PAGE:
What possessed me, a newbie blogger, to start a campaign to elicit the performance history of Greg Boland, one of the most powerful men in Canadian finance? At this point, I would settle for just knowing how big his RRSP is and on behalf of the Globe, what his favourite breakfast cereal is. I really hope Boland will prove merciful. There are indications that he's a really nice guy (except if you sue him).
One such indication is that he has had long-standing partners. His three partners, prop trader Peter Fraser, Onex man Thomas Dea and Amaranth refugee Anthony Griffin have been with West Face since founding in 2006. Incidentally, Boland arch-nemesis Newton Glassman also has a long-standing partner since founding. Could it be that behind all the activism and legal hostilities, both Boland and Glassman are total nice guys?
West Face did have one noteworthy departure recently: the head of investor relations, Claude Robillard left in May 2019, having been there since 2013. What I would give to be able to waterboard him just a few minutes. Just kidding.
Many years ago, I was researching a company called Saskatchewan Wheat Pool. As I was struggling to understand the world of grain elevators, I asked the Investor Relations lady there if she could refer me to someone smart I could talk to. The name she gave me was Greg Boland, then working at Enterprise Capital. He was kind enough to take my call and share his insights on SaskPool. The company, which had been on the verge of bankruptcy, was eventually recapitalized with Boland's help and turned into a phenomenal winner (you might know it better as Viterra).
So that's another indication that he's a nice guy. To thank him, I sent him the idea of buying BCE Emergis. He replied with another stock tip, these were his words:
Have you looked at St Laurence cement? 13x earnings and its 44% shareholder Holcim just raised 1.5 billion for acquisitions. They also just bought out the minority of their Mexican partially owned sub. Nothing built in for takeout potential. HOLN up 75% in Canadian dollars in 12 months.
I thought this might be an interesting window into how he thinks. His prediction did come true, eventually: in 2007, three years after his call, St-Lawrence Cement got taken over at $36.50 by Holcim, resulting in about an 18% annualized return. Now, I know you're not supposed to look a gift horse in the mouth, but in those years, I was compounding at over 40% annual, so St-Lawrence was a relative drag on my portfolio. Thanks for nothing Boland. My pick, BCE Emergis, also got acquired about 3 years later. It was also a slow-mover, but delivered returns of about 19% annual, while being less risky because the bulk of its market cap was justified by cash on hand. By Derek DeCloet’s dog-eat-dog logic, this makes ME the smartest guy on Bay Street. But I’m not competitive like that.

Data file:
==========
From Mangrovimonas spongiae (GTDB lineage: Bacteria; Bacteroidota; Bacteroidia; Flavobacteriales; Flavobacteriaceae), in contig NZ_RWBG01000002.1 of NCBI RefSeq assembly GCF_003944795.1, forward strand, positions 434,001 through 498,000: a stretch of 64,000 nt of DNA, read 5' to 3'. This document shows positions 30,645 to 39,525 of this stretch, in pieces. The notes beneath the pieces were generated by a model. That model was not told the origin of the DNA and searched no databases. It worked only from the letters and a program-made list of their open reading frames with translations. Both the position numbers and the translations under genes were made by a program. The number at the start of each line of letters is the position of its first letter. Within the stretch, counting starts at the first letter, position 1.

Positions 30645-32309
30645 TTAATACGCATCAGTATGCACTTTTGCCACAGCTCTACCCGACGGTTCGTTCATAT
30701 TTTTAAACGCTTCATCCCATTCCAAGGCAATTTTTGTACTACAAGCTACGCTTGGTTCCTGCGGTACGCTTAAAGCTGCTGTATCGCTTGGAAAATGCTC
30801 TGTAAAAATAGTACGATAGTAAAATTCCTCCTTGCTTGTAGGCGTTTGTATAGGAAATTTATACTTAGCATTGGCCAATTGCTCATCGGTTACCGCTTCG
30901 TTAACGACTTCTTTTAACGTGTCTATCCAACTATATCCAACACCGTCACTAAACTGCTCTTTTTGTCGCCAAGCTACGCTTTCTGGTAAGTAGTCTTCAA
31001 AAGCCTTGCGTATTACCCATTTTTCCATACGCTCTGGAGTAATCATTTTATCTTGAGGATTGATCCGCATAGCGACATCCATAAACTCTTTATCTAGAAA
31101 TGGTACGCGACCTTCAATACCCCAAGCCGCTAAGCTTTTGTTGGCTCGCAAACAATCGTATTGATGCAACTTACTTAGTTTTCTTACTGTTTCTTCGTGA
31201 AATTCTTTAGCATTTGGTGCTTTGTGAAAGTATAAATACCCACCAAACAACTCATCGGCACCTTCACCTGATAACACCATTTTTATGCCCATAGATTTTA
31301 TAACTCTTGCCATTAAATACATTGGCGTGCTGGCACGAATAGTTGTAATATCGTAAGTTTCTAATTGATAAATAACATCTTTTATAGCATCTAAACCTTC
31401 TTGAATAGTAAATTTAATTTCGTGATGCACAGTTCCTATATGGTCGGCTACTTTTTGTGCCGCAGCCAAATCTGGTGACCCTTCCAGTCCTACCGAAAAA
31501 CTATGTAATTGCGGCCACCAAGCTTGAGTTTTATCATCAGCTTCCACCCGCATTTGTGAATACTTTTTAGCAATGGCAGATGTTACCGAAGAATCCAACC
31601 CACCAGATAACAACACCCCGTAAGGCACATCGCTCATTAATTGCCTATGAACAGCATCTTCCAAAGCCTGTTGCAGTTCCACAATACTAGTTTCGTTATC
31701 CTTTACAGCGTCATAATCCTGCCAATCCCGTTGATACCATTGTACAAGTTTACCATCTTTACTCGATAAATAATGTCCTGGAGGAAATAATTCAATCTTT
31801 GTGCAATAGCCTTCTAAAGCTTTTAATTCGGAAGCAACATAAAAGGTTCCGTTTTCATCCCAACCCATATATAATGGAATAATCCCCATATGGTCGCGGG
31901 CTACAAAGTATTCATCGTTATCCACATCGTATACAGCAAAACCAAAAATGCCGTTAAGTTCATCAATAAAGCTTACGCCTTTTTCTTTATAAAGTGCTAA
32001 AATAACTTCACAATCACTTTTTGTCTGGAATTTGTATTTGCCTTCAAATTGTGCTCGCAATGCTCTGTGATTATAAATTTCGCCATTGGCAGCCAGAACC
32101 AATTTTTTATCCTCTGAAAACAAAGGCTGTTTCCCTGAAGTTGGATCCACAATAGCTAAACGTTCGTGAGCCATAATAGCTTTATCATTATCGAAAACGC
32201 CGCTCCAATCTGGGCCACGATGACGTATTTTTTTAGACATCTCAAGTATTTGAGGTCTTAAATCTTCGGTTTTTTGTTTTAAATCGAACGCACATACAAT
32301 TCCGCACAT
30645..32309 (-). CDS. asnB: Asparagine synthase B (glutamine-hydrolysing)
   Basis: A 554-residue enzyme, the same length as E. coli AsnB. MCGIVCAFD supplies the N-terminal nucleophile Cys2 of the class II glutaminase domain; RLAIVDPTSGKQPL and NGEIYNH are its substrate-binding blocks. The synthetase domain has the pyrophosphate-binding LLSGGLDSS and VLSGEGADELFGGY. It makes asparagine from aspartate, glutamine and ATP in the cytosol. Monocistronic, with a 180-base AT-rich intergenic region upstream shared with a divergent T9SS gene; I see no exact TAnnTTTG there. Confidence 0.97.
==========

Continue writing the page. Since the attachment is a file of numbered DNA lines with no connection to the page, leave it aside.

Later on, Greg Boland appears to have forgotten our SaskPool interaction because, in 2006, he told his bestie DeCloet about his coup: "[SaskPool] was completely off the radar screen. I honestly think we were the only guys paying attention to it who wasn't a bondholder."
Err, hello??? What about me? I had like $30k riding on Sask Pool. In those days, that was like a mid-size Toronto hedge fund. Might still be the case today.
I didn't keep in touch with Boland, and given some of the crazy stuff that have happened to him (former Israeli spies working as private investigators targeting his firm and anonymous online defamatory posts), I can understand that he guards his privacy even more than usual. I see, so when I could support his stocks with my SEVERAL thousand dollar portfolio, he's happy to talk his book, but now that I am an anonymous blogger, suddenly he doesn’t talk to randos? I feel used.
As long as I am mentioning my tenuous connections to people, I should mention that time I talked to media personality and Boland confidante, Derek DeCloet. This was during the late 90s dotcom bubble days, when discount brokerage was just taking off in Canada. Derek DeCloet put out word that he was looking to interview clients about brokers and I volunteered. I gave him mildly negative feedback about my bank's discount brokerage service. A bit later, his fact-checker called me to make sure my quotes had been accurately recorded. But by then, I was having second thoughts, so I told the fact-checking lady: I don't know if I should be criticizing something as powerful as a bank in public. But she reassured me by saying something like “In this country, you can speak truth to power and nothing will happen to you.” I was young, impressionable and a newcomer to this country. Ever since, I have not been shy about speaking my mind. If you’re not happy, you know who to blame. Derek DeCloet.
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